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Like many women, Karen Moxom has changed careers after having children. She tells Workingmums.co.uk how her work with Neuro Linguistic Programming helped her with bringing up her son who has Asperger's.
Like many working mums, Karen Moxom has changed her working life several times and sometimes in unexpected ways. She came to her latest job running the Association for Neuro Linguistic Programming almost by accident.
When her second son was born 10 years ago and was diagnosed with Asperger's, she was drawn to NLP – an approach to psychotherapy, self-help and organisational change founded in the US – and says its focus on positivity and taking control has helped her a lot. An accountant by profession, she decided to train in NLP and she has used it to help her son.
Daniel is in a mainstream school, but Karen says that she doesn't get a lot of support for him. “Everything is being cut back,” she says. “There's a lot of rhetoric, but most of the support is left to charities. With a little support he could fly, but the support now is targeted at those with very severe disabilities.”
Karen believes NLP can have a positive role in education. She says people with Asperger's interpret language literally and NLP breaks things like social skills down into small steps. “If Daniel is told to pull his socks up, for instance, he will,” she says. “He has trouble showing emotion, but with NLP I have taught him to hug me through rationalising what is good about a hug. Asperger's children are very detail focused and Daniel can pick up on slight changes in facial expressions. He just doesn't know how to interpret them. If I can teach him how to interpret them he can be quite astute.”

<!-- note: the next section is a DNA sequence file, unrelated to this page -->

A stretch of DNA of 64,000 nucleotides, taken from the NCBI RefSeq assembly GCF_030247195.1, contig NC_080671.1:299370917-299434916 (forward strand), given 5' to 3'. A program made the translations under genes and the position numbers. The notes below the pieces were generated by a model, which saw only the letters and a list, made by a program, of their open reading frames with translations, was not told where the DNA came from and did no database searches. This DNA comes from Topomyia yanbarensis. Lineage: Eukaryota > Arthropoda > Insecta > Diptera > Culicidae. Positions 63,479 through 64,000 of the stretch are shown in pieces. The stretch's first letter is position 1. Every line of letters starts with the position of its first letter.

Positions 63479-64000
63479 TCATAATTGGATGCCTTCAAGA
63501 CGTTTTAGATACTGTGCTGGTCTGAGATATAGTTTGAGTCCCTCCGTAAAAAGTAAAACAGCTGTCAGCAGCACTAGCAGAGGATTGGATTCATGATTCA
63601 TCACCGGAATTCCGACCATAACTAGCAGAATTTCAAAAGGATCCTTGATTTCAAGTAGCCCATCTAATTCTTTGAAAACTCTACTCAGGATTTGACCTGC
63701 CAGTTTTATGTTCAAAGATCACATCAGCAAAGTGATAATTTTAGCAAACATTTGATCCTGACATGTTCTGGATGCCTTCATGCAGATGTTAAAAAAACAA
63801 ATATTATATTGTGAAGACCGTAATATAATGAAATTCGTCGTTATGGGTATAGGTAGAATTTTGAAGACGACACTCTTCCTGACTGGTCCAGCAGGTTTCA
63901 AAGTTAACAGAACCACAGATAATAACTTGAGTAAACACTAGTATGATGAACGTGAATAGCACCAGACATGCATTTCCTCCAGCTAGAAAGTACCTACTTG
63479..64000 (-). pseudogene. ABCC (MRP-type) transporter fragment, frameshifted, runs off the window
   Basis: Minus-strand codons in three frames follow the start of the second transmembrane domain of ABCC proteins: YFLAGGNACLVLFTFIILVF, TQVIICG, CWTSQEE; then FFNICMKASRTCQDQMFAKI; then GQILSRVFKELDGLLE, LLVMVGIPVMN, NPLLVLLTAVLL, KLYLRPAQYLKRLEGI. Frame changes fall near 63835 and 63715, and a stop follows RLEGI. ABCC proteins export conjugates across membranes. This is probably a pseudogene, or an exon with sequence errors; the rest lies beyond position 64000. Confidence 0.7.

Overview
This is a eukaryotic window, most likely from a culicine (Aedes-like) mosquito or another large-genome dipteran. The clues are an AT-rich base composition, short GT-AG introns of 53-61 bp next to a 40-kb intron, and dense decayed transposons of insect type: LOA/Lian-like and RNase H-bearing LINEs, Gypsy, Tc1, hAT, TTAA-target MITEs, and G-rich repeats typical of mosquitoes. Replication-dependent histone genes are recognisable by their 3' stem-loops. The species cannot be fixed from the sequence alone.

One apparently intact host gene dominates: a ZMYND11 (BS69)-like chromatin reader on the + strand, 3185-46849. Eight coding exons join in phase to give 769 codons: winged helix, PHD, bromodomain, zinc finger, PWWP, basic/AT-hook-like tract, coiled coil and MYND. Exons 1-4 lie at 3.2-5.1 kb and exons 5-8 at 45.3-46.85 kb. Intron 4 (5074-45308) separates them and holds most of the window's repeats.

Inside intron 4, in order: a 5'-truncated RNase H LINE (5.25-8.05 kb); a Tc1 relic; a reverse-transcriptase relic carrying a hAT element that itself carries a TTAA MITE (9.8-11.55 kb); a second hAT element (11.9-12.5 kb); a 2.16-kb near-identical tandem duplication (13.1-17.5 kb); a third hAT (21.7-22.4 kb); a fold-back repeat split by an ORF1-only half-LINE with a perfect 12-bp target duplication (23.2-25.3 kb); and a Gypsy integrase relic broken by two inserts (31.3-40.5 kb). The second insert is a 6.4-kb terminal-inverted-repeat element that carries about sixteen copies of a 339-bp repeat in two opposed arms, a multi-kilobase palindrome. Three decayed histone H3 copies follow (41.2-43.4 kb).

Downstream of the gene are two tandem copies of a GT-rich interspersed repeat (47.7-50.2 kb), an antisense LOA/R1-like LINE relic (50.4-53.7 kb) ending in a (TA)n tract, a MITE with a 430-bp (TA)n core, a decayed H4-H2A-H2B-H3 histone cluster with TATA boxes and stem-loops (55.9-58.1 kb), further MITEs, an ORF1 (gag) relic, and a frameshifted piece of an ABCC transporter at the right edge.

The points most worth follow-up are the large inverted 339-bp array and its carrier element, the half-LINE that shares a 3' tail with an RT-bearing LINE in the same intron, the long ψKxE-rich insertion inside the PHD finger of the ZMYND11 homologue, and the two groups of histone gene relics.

Karen has been a single parent for the last two years and admits part of the reason is that she has had to devote most of her attention to Daniel. “His behaviour has been better since the split,” she says, adding that her NLP training has helped her to see that something good has come of the separation.
Karen took over the Association for NLP and its existing members in 2005 when it was about to go bust. Her trainer was running it and Karen had been on a course where she had said that she wanted to run an organisation where like-minded people could meet up and share ideas. Her trainer remembered this and contacted her to ask if she might be interested in taking over the association.
“NLP had had such a big impact on my life, making me see I had choices when I thought I had none. It was very empowering and I wanted other people to experience the same things. By taking over the Association [and editing its magazine] I felt I could have a bigger impact than through coaching a few people,” she says.
It was a complete career change, though, and she says she spent much of the first year sitting in tears. It was a gradual transition to working at the Association full time, as in the early days, she was still doing her accountancy work, which meant she was sometimes doing an 80-hour week. “The Association was a hobby that became a full-time job,” she says.